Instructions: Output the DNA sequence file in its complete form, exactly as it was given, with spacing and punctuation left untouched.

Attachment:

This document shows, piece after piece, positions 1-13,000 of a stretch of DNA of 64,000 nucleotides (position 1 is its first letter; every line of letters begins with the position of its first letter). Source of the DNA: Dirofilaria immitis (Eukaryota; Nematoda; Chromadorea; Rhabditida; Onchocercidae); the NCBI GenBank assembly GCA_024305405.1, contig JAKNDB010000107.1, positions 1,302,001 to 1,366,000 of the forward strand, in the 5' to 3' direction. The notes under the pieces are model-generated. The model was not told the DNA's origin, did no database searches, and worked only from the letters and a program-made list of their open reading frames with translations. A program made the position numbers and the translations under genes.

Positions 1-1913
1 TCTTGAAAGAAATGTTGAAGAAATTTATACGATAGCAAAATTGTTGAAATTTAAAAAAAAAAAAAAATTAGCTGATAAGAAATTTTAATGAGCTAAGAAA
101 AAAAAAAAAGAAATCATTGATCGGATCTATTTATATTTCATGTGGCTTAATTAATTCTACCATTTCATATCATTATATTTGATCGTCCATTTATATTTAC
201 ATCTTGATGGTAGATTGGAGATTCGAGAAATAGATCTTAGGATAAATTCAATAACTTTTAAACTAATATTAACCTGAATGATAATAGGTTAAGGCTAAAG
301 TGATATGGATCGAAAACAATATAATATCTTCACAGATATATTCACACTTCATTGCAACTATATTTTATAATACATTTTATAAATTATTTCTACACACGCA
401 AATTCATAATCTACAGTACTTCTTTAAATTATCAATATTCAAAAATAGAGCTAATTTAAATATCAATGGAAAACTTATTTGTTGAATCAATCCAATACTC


This document shows, piece after piece, positions 1-13,000 of a stretch of DNA of 64,000 nucleotides (position 1 is its first letter; every line of letters begins with the position of its first letter). Source of the DNA: Dirofilaria immitis (Eukaryota; Nematoda; Chromadorea; Rhabditida; Onchocercidae); the NCBI GenBank assembly GCA_024305405.1, contig JAKNDB010000107.1, positions 1,302,001 to 1,366,000 of the forward strand, in the 5' to 3' direction. The notes under the pieces are model-generated. The model was not told the DNA's origin, did no database searches, and worked only from the letters and a program-made list of their open reading frames with translations. A program made the position numbers and the translations under genes.

Positions 1-1913
1 TCTTGAAAGAAATGTTGAAGAAATTTATACGATAGCAAAATTGTTGAAATTTAAAAAAAAAAAAAAATTAGCTGATAAGAAATTTTAATGAGCTAAGAAA
101 AAAAAAAAAGAAATCATTGATCGGATCTATTTATATTTCATGTGGCTTAATTAATTCTACCATTTCATATCATTATATTTGATCGTCCATTTATATTTAC
201 ATCTTGATGGTAGATTGGAGATTCGAGAAATAGATCTTAGGATAAATTCAATAACTTTTAAACTAATATTAACCTGAATGATAATAGGTTAAGGCTAAAG
301 TGATATGGATCGAAAACAATATAATATCTTCACAGATATATTCACACTTCATTGCAACTATATTTTATAATACATTTTATAAATTATTTCTACACACGCA
401 AATTCATAATCTACAGTACTTCTTTAAATTATCAATATTCAAAAATAGAGCTAATTTAAATATCAATGGAAAACTTATTTGTTGAATCAATCCAATACTC